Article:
America revels in its self-proclaimed “great economy.” Jimmy Carter’s win buttons (Whip Inflation Now) evoke nostalgia, largely because gas and oil prices are near record low levels. Herds of home buyers, delighted by long term interest rates, sign on the dotted line each day. The Dow Jones average spurts like a shaken Coke, while the unemployment rate plunges to depths not seen since WWII. Alan Greenspan, the Chairman of the Federal Reserve Bank, says it is the strongest economy in fifty years. The Federal Government faces an exotic problem: how to spend the hundreds of billions in surplus each year. The press smugly boasts of our cornucopia of plenty.
- Business is great everywhere! Lawyers struggle to cope with the double digit growth in new bankruptcy cases. Hospital emergency rooms are often SRO as forty-three million Americans without health insurance wait to be seen. Customers for beds in homeless shelters form long lines as pent-up demand exceeds capacity. The huge increase in the market share at food kitchens has these enterprises scrambling for stoves, pots and pates to feed their new clients. The growth in the number of families living in poverty rivals that of the Dow Jones Average, up one hundred and twenty-seven percent in the last ten years. These other business stories get short shrift in the press.
- A generation ago, in the 1970s, corporate taxes made up thirty percent of the I.R.S. revenue. Today the figure is ten percent. Over the same period the top IRS personal income tax bracket dipped from ninety percent to thirty-four percent. In the 1970s the Federal Government financed three hundred thousand low-income housing units each year. Today the figure is fifty thousand. Large corporations routinely coffered benefits like pensions and company paid health care. Their cost was a part of the cost of doing business. Today many of those same workers in the same companies are “independent contractors” who provide and pay for these benefits out of pocket, if they can afford it. These losses to workers are smothered under corporate earnings reported in the press.
“Down sizing” and “right sizing” have stripped many steady workers of the security that once came with decades of competent service to an employer. Once a middle aged worker is “let go” he often finds it difficult, if not impossible, to find another comparable job. Most settle for lower income and fewer benefits. The plight of the middle-aged worker is distorted by cliche. “They must retrain and become computer literate.” In other words, it’s their fault. In fact, computer literacy isn’t their problem; it’s age. “They must become younger,” would be more accurate. Corporations recently asked Congress to allow them to import more low wage workers from the third world. The President supported the pea, and Congress agreed. Rampant age discrimination isn’t a hot story for the papers.
- In the last thirty years, the average hourly wage has stayed level or decreased while health benefits have been cut back or eliminated along with pension pans for the rank-and-file. All of these savings drop down to the bottom line of corporate earnings statements. These profits fuel the rising stock market. Bill Clinton declared an end to “welfare as we know it.” The former welfare clients now compete with other low-wage workers, insuring a surplus of low skilled workers to depress bottom end wages. During Greenspan’s tenure at the Federal Reserve each time he sees pressure to push wages up he has tightened up on interest rates, and the stock market fluttered a bit higher. Is he buying the prosperity of the stock market on the backs of the working poor? The question is seldom asked in the media.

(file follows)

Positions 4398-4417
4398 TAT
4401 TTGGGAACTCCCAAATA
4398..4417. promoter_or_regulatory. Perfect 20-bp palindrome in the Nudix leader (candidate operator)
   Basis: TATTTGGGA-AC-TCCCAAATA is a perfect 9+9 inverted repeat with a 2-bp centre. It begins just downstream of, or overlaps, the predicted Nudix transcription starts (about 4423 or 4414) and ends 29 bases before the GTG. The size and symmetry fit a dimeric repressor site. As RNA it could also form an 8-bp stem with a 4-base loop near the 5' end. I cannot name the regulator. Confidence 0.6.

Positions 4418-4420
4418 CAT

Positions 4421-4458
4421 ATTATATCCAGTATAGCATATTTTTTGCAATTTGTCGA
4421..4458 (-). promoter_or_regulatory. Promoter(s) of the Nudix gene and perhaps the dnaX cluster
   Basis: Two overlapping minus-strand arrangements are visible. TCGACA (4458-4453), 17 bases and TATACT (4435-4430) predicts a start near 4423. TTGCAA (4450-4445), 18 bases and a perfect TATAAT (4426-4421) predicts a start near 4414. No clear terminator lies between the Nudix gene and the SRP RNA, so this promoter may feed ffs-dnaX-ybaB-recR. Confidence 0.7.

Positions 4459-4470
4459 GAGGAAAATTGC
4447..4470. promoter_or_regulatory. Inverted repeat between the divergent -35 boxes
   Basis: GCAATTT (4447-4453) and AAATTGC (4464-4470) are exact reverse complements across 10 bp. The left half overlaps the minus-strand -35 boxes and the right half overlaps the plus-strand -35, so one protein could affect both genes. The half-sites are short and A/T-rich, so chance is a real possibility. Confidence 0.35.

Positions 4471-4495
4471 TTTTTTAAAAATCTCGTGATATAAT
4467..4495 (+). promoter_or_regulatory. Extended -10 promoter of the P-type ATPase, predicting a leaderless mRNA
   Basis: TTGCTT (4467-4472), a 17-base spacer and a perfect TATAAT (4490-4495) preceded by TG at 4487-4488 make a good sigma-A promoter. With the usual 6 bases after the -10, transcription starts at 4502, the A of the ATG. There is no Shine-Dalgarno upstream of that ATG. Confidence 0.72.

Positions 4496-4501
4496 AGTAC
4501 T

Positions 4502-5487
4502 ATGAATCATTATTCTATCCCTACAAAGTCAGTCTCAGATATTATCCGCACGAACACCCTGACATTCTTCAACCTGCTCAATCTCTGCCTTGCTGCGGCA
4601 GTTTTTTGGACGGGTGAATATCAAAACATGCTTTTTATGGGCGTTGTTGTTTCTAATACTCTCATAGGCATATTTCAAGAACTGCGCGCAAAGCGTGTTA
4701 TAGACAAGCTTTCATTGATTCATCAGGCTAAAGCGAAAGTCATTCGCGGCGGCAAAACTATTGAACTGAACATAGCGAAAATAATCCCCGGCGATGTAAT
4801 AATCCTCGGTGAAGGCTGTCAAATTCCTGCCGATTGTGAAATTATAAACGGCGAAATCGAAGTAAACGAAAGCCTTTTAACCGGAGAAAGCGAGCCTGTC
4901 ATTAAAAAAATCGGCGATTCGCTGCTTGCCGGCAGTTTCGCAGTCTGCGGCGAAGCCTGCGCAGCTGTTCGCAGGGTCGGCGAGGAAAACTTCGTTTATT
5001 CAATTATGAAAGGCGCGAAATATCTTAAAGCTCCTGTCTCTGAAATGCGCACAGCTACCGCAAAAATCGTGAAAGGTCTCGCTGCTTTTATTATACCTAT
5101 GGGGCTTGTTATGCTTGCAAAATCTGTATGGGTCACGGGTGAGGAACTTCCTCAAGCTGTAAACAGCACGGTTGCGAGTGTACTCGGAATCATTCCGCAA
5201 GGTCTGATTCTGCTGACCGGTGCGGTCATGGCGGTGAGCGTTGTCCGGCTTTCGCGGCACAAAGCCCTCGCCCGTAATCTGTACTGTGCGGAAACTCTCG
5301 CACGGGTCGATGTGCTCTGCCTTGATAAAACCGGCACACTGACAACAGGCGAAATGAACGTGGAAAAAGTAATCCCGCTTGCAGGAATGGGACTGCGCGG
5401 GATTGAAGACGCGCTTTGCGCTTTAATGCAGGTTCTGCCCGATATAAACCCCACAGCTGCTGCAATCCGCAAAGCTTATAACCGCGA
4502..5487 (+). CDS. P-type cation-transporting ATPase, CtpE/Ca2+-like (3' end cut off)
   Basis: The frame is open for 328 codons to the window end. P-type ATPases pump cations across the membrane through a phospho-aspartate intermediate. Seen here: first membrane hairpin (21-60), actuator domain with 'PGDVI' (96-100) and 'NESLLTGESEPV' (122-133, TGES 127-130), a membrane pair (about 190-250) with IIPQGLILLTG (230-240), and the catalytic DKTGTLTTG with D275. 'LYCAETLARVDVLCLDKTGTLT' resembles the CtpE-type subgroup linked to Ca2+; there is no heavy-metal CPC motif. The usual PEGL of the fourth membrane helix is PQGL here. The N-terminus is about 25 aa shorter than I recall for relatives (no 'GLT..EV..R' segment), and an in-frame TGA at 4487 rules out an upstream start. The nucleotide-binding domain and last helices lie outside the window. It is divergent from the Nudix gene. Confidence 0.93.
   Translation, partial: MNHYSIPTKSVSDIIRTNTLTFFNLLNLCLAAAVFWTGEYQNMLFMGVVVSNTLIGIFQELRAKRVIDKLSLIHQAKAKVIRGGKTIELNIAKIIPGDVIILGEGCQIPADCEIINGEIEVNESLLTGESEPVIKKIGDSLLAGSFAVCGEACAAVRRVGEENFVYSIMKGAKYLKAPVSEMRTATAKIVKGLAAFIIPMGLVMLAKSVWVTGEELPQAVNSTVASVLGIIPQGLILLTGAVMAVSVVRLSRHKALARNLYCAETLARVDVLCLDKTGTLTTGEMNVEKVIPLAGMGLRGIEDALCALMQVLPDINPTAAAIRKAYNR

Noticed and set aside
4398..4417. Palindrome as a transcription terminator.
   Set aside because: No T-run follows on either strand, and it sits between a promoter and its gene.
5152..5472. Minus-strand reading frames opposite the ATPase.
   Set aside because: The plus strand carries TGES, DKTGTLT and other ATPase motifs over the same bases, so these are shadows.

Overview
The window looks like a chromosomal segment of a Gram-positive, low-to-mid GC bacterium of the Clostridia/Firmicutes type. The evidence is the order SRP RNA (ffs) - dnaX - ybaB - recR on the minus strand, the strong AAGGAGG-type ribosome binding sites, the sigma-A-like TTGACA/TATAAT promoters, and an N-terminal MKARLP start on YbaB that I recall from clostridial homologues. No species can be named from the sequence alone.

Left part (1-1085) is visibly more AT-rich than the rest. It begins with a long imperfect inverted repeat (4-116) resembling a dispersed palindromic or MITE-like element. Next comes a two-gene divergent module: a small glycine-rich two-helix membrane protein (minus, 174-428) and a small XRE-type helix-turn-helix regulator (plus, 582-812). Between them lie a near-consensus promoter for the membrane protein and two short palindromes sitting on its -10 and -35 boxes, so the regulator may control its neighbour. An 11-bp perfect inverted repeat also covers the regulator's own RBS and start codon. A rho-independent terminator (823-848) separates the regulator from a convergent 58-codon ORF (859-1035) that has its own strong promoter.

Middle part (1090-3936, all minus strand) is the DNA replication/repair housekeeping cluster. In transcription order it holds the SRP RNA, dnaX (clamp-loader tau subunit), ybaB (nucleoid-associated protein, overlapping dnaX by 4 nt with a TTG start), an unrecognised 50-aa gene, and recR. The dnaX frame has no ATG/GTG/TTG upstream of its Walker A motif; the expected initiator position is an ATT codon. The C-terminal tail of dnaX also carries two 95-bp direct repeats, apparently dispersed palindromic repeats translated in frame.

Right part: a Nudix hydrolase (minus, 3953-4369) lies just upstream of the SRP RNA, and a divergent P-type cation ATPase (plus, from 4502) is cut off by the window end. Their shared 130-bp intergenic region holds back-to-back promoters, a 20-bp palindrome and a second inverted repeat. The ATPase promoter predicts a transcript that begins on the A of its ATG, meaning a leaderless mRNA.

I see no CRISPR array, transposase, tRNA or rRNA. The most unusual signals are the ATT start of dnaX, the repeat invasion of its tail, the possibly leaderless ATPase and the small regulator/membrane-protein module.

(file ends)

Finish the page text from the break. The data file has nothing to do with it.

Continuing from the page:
- Who benefits from this robust economy? American incomes have reached astounding levels (the press reports). We get monthly updates on how well we are doing. Last month our average income rose six-tenths of one percent. For once Bill Clinton got it right Y the devil is in the details. If you average the enormous windfalls reaped by the top twenty percent of Americans with the incomes of all Americans, then on average we are all prospering. This is how the press reports the facts. (Imagine the small increase we got, on average, when Michael Eisner of Disney, Inc., signed a ten-year contract worth approximately $771 million.) The top grossing one tenth of one percent of American households enjoy eight percent of American income, while twenty percent of black men between the ages of twenty-five and fifty-five report no earned income at all.
The press gloated that Bill Gates net worth is equal to that of the bottom forty percent of all Americans. This was an understatement. The bottom forty percent of Americans have no net worth. They toil at insecure low paying jobs with few benefits and endure the grinding pressure to work more and more hours to produce enough income to meet basic living needs. They have no health insurance or pensions. They line up at homeless shelters, at food kitchens, and at emergency rooms when they become sick.
Bjom Bjornson, the Norwegian paywright, said “God help us if our sense of fair pay is not the strongest of our feelings.” God help America!
Production Line Poets Reproducing Like Rabbits
La seule ambition de faire un poeme suffit a le tuer. [The sole ambition to write a poem is enough to kill it.]
Ottar Draugsvold (Ashburnham, MA). A celebrity culture dominates magazines with celebrations of the rich and Vacuous. The trivialization of serous issues and the attempt to keep the majority confused has placed me in opposition to almost every major cultural institution in America.